President Biden had the congressional Republican caucus in his hands … then he lost them.

Or has he?

Biden has this massive infrastructure package on the table. He is seeking some Republican buy-in.

The president talks a good game. He wants his GOP pals to join him and his fellow Democrats to join in the effort to fix roads, bridges and ports while also protecting families.

I had high hopes he could persuade what’s left of the GOP moderate mini-caucus to sign on. Those hopes are fading with the likes of Sen. Susan Collins of Maine suggesting that Republicans aren’t likely to spend so much money.

President Biden has a lot of experience working across the aisle with Republicans. He contends he has many friends on the other side; they speak kindly of him, too. Those Republicans, though, face pressure of another kind. They do not want to offend the still-significant number of their constituents who remain wedded to the Big Lie promoted by Donald J. Trump … you know the one about the “theft” of the 2020 election by voters who cast illegal ballots. Well, they didn’t steal anything. The only theft I can see is the pilfering of politicians’ honor and integrity.

It is carrying over into President Biden’s desire to achieve something close to a bipartisan solution to this infrastructure package.

I won’t give up hope that the president can deploy his vast knowledge of the political system to benefit millions of Americans who desire to see government work for them.

Time of My Life, Part 58: It goes with territory

By John Kanelis / johnkanelis_92@hotmail.com

My morning started at the Sam Rayburn VA Medical Center in Bonham, Texas, where I went for a routine exam.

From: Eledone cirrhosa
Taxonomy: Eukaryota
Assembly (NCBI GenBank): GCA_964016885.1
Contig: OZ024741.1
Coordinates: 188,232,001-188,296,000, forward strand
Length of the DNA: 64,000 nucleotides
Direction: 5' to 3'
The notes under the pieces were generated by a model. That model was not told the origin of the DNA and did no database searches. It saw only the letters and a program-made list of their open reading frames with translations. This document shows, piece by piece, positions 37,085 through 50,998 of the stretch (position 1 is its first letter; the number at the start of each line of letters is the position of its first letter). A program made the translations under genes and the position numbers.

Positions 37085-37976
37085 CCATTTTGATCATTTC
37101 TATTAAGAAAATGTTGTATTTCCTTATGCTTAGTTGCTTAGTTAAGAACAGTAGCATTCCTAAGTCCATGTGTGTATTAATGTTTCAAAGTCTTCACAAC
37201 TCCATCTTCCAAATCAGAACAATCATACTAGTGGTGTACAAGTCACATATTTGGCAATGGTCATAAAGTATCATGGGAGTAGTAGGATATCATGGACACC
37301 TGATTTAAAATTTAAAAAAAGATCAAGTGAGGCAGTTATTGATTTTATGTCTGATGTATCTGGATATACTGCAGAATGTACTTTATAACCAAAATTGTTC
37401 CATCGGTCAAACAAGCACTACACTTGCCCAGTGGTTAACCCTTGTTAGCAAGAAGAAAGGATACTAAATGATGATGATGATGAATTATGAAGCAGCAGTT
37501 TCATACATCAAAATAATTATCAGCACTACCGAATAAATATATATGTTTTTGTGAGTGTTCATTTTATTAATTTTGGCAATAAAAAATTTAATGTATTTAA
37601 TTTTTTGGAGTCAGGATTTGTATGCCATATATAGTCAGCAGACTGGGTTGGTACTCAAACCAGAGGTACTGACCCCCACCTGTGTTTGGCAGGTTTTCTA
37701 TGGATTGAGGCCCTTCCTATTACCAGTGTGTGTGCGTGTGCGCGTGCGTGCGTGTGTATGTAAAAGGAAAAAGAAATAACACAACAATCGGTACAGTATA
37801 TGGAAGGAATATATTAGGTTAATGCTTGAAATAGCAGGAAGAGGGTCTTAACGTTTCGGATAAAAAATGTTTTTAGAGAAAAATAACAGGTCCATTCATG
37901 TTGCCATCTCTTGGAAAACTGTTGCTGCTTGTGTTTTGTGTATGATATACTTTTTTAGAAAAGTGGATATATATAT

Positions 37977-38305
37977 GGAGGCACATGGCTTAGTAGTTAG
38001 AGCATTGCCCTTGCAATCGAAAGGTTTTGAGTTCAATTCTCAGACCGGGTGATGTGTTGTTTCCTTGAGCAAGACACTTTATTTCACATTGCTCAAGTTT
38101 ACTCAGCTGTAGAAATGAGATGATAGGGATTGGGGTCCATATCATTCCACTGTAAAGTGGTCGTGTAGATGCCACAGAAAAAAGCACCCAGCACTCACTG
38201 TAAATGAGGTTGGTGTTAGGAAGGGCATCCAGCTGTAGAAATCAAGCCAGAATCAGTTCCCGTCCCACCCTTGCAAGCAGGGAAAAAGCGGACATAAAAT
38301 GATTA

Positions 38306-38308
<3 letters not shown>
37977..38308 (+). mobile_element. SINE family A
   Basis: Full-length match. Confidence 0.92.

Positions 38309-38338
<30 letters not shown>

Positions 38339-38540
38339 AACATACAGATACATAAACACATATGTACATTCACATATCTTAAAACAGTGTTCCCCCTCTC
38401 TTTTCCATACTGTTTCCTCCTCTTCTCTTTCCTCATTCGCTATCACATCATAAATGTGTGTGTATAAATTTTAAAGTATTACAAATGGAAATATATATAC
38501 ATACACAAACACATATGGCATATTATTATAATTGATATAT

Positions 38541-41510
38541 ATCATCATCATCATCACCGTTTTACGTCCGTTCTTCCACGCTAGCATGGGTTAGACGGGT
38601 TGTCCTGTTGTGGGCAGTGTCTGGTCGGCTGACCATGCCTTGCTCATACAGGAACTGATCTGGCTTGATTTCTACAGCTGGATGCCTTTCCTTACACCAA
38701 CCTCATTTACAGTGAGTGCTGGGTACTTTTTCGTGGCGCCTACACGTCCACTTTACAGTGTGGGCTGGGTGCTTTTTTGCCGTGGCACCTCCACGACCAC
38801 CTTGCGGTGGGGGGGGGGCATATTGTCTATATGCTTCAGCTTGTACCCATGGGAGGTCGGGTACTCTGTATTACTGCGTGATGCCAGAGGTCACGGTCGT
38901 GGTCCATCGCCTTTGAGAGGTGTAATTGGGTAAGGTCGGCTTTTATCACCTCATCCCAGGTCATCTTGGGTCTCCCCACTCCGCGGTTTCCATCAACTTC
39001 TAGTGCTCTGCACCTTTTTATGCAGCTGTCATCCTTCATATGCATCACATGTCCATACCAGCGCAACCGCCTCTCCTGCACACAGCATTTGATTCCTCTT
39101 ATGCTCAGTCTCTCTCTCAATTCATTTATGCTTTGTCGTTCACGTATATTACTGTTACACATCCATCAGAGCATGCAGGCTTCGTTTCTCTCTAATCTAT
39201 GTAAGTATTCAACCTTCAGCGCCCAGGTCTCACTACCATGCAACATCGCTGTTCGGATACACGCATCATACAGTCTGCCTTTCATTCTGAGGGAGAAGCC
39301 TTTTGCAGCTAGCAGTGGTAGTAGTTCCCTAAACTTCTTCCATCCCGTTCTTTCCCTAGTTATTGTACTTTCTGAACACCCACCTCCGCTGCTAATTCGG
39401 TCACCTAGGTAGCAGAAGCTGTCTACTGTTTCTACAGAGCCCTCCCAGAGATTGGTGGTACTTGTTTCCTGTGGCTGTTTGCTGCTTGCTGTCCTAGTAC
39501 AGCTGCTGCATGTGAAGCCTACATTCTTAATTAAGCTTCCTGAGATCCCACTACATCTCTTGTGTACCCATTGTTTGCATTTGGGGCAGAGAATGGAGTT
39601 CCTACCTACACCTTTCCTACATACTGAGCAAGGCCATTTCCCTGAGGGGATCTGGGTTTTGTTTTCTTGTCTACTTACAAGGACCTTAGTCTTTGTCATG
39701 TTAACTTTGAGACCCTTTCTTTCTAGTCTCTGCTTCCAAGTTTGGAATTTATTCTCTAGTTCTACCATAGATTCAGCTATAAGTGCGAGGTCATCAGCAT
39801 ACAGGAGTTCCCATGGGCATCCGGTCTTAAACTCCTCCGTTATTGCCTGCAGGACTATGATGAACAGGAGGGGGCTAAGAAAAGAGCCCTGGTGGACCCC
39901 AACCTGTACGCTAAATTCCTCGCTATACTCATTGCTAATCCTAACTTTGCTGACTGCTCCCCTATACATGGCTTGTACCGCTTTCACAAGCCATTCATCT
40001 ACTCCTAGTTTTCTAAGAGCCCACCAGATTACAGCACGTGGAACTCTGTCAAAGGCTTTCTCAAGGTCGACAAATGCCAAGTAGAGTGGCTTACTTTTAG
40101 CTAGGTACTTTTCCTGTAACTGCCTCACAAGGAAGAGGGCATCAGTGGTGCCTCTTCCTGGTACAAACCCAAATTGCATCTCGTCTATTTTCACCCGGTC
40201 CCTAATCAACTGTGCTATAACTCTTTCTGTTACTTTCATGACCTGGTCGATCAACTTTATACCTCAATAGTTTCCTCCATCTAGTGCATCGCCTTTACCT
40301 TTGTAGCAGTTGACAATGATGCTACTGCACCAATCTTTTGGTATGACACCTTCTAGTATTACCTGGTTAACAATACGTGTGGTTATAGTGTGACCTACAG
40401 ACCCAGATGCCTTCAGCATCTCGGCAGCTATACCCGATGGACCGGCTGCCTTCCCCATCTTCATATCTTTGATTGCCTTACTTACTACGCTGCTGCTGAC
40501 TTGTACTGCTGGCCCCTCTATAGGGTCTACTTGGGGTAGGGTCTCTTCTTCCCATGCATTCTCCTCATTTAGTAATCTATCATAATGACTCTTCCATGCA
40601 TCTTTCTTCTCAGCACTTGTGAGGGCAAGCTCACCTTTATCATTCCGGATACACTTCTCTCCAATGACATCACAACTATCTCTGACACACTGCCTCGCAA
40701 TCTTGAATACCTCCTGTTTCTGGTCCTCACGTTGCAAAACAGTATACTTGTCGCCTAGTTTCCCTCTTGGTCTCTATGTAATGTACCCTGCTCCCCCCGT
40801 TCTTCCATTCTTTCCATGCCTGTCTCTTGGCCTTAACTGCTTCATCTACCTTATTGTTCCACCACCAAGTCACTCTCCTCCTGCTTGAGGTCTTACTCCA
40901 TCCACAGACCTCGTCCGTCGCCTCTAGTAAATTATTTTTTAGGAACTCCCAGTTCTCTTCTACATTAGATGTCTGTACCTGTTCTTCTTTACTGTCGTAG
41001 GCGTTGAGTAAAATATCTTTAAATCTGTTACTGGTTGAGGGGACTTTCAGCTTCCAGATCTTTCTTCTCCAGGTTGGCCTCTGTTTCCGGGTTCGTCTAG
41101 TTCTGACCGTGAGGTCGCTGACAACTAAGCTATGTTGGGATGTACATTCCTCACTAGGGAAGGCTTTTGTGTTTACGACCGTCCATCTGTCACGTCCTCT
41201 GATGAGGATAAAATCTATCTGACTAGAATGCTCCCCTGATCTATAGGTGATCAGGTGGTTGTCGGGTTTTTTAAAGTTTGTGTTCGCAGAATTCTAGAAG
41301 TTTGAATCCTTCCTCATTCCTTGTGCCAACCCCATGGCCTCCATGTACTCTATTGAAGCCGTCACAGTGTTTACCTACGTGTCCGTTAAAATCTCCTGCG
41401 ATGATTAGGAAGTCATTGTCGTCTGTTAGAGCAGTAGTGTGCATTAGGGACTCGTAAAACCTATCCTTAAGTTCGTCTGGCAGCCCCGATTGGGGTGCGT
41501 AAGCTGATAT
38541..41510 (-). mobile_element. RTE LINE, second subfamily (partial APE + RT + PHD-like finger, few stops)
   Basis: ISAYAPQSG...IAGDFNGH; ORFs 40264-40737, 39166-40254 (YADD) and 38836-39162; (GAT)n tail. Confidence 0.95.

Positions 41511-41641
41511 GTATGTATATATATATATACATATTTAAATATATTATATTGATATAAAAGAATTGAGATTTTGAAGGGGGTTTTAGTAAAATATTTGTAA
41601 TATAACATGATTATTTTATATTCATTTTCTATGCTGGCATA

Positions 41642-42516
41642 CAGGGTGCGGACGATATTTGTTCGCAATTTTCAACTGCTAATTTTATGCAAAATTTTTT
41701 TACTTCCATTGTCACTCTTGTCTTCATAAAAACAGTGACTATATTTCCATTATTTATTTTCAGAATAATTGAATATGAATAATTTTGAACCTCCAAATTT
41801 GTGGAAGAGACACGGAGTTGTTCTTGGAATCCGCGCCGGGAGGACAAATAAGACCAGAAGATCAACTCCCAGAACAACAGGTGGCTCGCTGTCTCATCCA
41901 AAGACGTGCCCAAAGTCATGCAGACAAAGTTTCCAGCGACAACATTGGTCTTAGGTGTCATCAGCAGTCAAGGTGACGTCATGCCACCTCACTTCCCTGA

During the course of the examination, the radiology technician and I engaged in some light-hearted banter that wove its way eventually toward some of the complaints she gets from veterans such as me.

“If I say something that someone doesn’t like, they go to” speak to the personnel office, she said. “Then I hear from her” and have to explain, she added.

No one tells the personnel office about all “thousands of good things that go on here,” she said.

I laughed. Loudly, in fact. It reminded me of an aspect of my career that I shared with the radiology technician. I will share it with you.

I told her that “when I was a working guy, I wrote editorials for newspapers.” One of the aspects of the job was getting feedback from readers. It could be positive. It could be negative. I told her that “I lost count many years ago of the time someone would say, ‘Hey, I really liked that editorial you wrote.’ I would ask him or her ‘Which one?’ They couldn’t remember, but only told me they liked it,” I explained. Did it frustrate me? Of course it did! I wanted to know the particulars of what pleased this individual; I didn’t tell her that part.

Then I told her, “If they disagreed with an editorial I wrote or a position I laid out, why they were able to recite it back to me … word for word.”